By chapter four, life is relatively stable and predictable. In some ways, it is like a state. In this context, the younger boys (littluns) look up to the older boys. Older boys like Ralph and Simon are kind to the young ones. However, Jack and Roger are not very nice.
Roger begins to break the sand castle of the littluns for no good reason. Later he begins to throw rocks at them. He does not hit them, but this gesture is mean-spirited nevertheless.
Roger's behavior here begs for explanation. Why did he throw rocks and why did he not hit the younger boys?
Golding does not leave us to guess. He writes:
Here, invisible yet strong, was the taboo of the old life. Round the squatting child was the protection of parents and school and policemen and the law.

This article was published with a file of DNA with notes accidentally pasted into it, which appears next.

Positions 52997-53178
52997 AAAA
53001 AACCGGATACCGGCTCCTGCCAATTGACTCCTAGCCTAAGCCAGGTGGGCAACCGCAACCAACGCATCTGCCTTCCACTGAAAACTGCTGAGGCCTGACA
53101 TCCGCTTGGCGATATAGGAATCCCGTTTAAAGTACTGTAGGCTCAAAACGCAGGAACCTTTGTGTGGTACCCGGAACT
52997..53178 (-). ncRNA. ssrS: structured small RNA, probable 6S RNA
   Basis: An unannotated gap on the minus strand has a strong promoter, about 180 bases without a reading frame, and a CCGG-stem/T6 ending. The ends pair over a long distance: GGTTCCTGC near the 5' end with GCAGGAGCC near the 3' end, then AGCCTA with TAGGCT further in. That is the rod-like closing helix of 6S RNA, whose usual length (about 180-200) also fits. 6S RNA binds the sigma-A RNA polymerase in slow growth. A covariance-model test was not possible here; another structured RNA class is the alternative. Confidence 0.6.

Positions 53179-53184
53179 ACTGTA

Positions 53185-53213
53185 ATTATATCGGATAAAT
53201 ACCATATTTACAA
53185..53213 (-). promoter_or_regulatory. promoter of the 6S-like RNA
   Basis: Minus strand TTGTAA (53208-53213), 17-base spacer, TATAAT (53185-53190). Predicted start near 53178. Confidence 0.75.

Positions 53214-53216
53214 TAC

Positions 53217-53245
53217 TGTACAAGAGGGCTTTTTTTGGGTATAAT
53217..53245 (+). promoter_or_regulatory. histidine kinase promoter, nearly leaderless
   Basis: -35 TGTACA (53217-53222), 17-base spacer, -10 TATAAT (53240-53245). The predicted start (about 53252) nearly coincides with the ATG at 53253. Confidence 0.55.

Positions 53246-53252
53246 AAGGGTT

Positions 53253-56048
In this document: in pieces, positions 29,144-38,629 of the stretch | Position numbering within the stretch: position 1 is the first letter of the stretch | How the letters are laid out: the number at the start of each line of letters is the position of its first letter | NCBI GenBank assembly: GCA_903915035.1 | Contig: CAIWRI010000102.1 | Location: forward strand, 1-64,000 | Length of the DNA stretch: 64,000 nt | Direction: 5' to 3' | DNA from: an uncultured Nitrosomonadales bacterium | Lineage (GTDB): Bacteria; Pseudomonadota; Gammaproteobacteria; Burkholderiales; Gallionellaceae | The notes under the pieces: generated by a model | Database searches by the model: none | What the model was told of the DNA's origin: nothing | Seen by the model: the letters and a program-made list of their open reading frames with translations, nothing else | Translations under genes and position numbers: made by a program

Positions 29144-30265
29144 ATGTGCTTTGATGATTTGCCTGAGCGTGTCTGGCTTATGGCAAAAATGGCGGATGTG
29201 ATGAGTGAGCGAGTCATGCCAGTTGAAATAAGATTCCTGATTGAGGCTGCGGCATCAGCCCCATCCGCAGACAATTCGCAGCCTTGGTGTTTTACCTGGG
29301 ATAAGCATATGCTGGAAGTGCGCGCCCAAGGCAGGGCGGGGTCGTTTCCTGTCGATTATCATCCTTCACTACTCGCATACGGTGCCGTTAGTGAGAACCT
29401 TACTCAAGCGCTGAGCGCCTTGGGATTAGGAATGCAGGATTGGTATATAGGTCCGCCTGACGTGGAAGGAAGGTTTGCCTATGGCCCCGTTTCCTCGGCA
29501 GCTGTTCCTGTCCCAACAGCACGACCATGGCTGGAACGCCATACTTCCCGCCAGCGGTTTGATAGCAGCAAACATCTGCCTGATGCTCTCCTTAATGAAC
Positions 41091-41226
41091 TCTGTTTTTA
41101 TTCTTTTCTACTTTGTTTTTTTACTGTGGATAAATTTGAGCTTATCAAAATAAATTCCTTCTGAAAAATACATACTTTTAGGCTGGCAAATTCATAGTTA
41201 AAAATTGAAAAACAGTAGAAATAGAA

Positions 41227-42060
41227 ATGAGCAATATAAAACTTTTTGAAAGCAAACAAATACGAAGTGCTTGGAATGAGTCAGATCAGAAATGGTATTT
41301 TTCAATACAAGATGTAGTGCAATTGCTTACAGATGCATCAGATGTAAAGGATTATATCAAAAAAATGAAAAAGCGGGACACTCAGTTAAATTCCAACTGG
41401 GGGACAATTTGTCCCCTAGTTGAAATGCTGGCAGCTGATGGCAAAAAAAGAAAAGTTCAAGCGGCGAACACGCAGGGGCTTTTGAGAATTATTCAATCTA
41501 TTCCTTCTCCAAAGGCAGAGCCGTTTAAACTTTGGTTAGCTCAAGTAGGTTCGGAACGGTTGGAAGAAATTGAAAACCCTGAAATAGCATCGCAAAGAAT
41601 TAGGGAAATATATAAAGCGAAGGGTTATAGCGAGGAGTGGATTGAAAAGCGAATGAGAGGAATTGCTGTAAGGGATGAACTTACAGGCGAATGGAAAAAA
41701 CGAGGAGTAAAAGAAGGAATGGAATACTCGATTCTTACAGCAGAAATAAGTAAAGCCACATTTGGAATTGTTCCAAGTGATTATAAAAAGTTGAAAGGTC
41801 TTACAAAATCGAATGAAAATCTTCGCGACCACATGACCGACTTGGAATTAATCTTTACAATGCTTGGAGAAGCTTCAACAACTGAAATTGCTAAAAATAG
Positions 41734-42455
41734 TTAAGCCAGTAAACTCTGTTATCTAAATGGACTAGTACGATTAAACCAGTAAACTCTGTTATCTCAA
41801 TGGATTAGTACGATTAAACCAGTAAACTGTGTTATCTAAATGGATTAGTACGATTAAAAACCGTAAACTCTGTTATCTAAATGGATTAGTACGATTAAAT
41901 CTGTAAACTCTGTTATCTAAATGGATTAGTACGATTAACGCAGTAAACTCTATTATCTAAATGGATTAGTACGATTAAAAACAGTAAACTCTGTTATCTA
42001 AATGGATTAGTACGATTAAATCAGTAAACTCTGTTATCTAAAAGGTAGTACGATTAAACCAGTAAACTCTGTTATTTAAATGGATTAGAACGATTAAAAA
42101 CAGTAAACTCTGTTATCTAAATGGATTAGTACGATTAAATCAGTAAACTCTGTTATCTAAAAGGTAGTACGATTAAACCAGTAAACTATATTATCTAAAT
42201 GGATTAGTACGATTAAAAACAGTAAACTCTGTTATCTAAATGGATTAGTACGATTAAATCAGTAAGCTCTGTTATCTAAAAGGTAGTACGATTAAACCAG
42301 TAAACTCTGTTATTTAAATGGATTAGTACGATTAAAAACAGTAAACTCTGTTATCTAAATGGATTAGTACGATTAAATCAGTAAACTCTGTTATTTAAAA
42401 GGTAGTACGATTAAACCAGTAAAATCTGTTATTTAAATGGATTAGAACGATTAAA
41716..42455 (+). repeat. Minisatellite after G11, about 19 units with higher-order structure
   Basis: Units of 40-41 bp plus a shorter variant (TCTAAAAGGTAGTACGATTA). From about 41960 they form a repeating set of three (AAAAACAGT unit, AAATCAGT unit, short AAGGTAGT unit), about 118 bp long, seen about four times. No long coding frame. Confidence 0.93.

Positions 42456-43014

Golding's point is that Roger's understanding of past society curbed his depravity. Society functioned as a check. As the novel progresses, society breaks down. The new rule will be might makes right.
As for Golding's view of humanity, it is negative. Left alone, apart from society, man takes power into his own hands for ill. Roger's actions here, which seems harmless, are anything but.